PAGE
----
Mike's World
Electric Scooter
Electric Porsche
Solar Power
Water Heater
Protein Folding
Cancer Cure
Travel & Living
Extreme Makeover
Email Flotsam
It Wasn't Me!
File Server

I am was running out of disk space (160 episodes of New Yankee Workshop at 1GB each and counting...) so my next step was to build a dedicated file server on the network.  This machine has gone through two phases; Phase 1 was built with 4 regular 120GB ATA drives and a HighPoint RocketRAID 404 card running RAID 5.  RAID 5 gives the best compromise between reading speed, writing speed and usable capacity. In my configuration of 4 drives, I get 3 drives worth of usable storage, with parity distributed across all drives.  Phase 2 was brought on by filling up all space from Phase 1, so I went with a new 8-port SATA RAID controller and 4 250GB SATA drives. This gives a total of (480GB + 1000GB) 1.5 Terabytes of raw disk space, and (360GB + 750GB) 1.11 Terabytes of usable RAID 5 protected disk space.

I researched rack-mounted cases extensively for a 3U unit with slide-in drive carriers, but the prices were astronmoical, so I bought a conventional 4U server case and did a Monster Garage job on it.  This is how it started out:

I then had to rip out most of the guts as it was going to end up being only a motherboard and a bunch of drives in a custom holder.

I knew hot-swap drives would be prohibitively expensive, and even drives sliding in and out on rails while powered down was too much, so I built a fixed-mounting system out of Home Depot sheet steel.  It has room for 12 drives but I only have the boot drive and four RAID drives installed in Phase 1.  I spread them out for better airflow. I put the mount into the rack unit, cushioning it with door insulating strips from Home Depot... To get better airflow and avoid the hassle of flat drive cables, I went with the rounded style.  Better but still very crowded inside. The picture on the right shows what it looks like with the 4 new drives from Phase 2.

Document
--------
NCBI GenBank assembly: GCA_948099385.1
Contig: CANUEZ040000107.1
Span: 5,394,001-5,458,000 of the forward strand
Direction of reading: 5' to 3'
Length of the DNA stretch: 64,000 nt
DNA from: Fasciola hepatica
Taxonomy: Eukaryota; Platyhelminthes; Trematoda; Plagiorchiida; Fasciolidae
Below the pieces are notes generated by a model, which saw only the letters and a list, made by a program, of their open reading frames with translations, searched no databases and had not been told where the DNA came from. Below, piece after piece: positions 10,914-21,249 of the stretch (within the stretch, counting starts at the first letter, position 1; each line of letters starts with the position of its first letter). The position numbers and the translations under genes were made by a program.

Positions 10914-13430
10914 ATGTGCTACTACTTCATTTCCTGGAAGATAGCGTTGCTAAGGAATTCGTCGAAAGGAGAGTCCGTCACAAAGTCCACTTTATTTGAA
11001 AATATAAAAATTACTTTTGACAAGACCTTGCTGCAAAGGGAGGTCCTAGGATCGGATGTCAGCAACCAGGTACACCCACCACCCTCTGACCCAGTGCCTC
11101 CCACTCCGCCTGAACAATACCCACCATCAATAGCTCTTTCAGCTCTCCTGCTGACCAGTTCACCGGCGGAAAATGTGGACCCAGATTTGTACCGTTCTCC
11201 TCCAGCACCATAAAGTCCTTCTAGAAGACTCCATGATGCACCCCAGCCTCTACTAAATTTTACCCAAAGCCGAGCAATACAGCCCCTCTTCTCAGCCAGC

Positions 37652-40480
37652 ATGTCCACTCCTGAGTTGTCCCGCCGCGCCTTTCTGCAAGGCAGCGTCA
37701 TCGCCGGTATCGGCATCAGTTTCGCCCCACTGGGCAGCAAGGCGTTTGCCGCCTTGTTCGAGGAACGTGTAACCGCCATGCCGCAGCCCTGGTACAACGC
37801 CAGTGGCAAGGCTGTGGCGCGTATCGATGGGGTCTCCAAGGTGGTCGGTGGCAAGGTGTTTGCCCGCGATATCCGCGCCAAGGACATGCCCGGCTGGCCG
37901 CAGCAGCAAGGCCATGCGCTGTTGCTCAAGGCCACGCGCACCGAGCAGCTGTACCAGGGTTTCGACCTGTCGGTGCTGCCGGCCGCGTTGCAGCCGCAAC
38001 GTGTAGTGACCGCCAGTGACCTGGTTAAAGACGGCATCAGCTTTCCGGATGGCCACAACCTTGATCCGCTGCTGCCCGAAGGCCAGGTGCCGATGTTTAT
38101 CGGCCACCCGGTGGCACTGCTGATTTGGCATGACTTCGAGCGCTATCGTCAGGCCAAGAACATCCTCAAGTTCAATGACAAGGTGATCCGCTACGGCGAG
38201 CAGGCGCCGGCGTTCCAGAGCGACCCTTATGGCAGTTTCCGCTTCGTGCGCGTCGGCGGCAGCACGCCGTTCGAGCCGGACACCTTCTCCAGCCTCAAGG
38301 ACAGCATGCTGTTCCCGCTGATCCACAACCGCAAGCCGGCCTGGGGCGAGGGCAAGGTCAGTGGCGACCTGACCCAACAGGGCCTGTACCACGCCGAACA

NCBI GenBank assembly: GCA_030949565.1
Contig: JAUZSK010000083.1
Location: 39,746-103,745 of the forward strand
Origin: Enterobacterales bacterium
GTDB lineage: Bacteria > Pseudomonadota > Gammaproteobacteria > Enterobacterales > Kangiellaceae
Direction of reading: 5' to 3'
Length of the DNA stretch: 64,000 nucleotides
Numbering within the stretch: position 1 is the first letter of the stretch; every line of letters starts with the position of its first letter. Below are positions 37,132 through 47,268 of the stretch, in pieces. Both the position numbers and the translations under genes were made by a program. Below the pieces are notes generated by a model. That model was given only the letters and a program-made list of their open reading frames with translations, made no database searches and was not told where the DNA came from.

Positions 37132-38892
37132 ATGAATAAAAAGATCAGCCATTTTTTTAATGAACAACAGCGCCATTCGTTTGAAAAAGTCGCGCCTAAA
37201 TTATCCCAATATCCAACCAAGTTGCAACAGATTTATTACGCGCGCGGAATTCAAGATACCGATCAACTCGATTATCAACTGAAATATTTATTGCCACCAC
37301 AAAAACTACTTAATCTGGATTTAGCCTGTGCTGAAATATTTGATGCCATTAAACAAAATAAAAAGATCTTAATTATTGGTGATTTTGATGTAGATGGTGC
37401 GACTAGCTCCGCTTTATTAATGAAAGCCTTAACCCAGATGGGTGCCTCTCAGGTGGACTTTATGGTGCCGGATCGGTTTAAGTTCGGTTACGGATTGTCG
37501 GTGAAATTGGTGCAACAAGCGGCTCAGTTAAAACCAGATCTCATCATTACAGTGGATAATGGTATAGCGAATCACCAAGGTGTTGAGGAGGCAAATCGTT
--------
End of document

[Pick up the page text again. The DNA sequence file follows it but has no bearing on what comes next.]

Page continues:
This is what the cabling situation looks like at Phase 2 - pretty ugly.  Even using round ATA cables, you can see the striking difference from the blue SATA cables. Since I have four spare SATA channels on the new controller, I may put small ATA-to-SATA adapters on each drive - this allows me to run SATA cables to all drives, running two 4-drive RAID groups from a single controller.  On the right is an out-of-focus shot of the SATA controller.  It's a quite small PCI-X card with 8 channels - each black block has 2 SATA plugs.

This is what the file server looks like, installed in the rack.  The RAID controllers have connectors for drive activity LEDs, but strangely they don't include cables, so I made two with only 1 LED each - in a RAID 5 system, it's (mostly) all or nothing for drive activity.